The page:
A day after India decided to stop the water from its rivers flowing into Pakistan, Union Minister of Water Resources Nitin Gadkari on Friday upped the ante and said that his ministry is looking at ways to stop even Pakistan’s share of water from flowing into the neighbouring country.
He said the final decision will be taken at the level of the prime minister, but he has asked his department to prepare the technical design, ANI quoted the minister as saying.
“Nirnay kewal mere dept ka nahi hai, sarkar aur PM ke level pe nirnay hoga par maine apne department se kaha hai ki
#Pakistan ka jo inke adhikar ka bhi paani ja raha tha vo kahan kahan rok sakte hain uska techinical design bana ke taiyaari karo,” Nitin Gadkari told ANI.
According to the water sharing treaty – Indus Treaty – signed by the two countries in 1960 water from the six common rivers has been divided between India and Pakistan. India has full rights over the waters of the eastern rivers – Ravi, Beas and Sutlej, while the Chenab, Jhelum and Indus waters have been allotted to Pakistan.
Pakistan was reported as saying that it was “not concerned”. Khawaja Shumail, the Secretary of Pakistan’s Ministry of Water Resources, told Dawn News: “We have neither concern nor objection if India diverts water of eastern rivers and supplies it to its people or uses it for other purposes, as the IWT (Indus Waters Treaty) allows it do so.”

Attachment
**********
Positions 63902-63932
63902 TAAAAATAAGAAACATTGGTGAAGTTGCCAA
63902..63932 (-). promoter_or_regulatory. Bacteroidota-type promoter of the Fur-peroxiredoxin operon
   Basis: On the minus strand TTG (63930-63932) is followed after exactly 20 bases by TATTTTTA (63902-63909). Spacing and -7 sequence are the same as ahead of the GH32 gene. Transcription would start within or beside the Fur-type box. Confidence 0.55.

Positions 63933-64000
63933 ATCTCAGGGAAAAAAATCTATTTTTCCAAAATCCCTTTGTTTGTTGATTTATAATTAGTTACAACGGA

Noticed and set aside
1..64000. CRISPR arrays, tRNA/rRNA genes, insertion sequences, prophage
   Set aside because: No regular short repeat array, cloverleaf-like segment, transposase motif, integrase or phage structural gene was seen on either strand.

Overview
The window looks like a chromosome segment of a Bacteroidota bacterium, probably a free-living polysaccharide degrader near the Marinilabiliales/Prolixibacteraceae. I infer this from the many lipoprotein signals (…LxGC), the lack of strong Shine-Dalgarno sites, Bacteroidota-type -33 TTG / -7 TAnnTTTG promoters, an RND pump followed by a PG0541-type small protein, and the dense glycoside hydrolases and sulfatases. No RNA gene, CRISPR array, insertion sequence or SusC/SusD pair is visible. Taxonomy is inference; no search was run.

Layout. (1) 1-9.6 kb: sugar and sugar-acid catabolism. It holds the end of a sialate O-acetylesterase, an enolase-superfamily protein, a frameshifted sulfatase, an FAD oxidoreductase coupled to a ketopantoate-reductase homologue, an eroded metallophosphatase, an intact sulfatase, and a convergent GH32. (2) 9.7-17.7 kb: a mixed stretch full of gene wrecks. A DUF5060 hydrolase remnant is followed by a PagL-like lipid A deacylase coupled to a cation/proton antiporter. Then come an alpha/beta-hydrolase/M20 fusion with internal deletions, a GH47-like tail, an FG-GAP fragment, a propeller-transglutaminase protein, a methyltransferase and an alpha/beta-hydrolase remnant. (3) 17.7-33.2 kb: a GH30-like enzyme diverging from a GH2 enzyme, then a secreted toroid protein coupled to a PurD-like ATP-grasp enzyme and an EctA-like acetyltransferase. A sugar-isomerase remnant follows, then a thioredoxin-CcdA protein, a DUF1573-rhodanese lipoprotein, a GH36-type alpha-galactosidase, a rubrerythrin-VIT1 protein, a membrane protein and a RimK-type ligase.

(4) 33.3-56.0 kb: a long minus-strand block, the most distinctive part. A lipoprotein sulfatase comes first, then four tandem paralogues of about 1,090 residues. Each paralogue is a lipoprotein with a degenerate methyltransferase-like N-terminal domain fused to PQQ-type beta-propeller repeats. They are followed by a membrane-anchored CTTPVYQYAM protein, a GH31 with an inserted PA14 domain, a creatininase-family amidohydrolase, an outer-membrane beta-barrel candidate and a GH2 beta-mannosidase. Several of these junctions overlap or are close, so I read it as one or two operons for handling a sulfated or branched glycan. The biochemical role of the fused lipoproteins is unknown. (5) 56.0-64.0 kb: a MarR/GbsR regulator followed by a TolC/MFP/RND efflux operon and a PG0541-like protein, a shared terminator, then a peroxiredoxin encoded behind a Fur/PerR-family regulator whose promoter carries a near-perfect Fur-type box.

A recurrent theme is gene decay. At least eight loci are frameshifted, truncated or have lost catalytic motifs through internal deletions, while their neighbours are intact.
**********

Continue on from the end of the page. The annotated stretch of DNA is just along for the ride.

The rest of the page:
After the February 14 Pulwama terrorist attack on a 70 vehicle CRPF convoy the government on Thursday decided to stop India’s share of water from flowing into Pakistan.
“Agar isi tarah se vo bartav karenge aur aantankwaad ka samarthan karenge toh phir unke saath manavta ka vyvahaar karne ka kya matlab hai,’ he told ANI.
(Translation: If they (Pakistan) keep behaving like this and supporting terrorism then what is the point in having a humanitarian apporoach towards them, he added.)
India has already decided to revoke the Most Favoured Nation status to Pakistan, levy 200% duty on the goods from the country and mounted a diplomatic offensive to isolate it in the international community. Earlier in the day the United Nations Security Council condemned the Pulwama attack and called it a ‘heinous and cowardly.’
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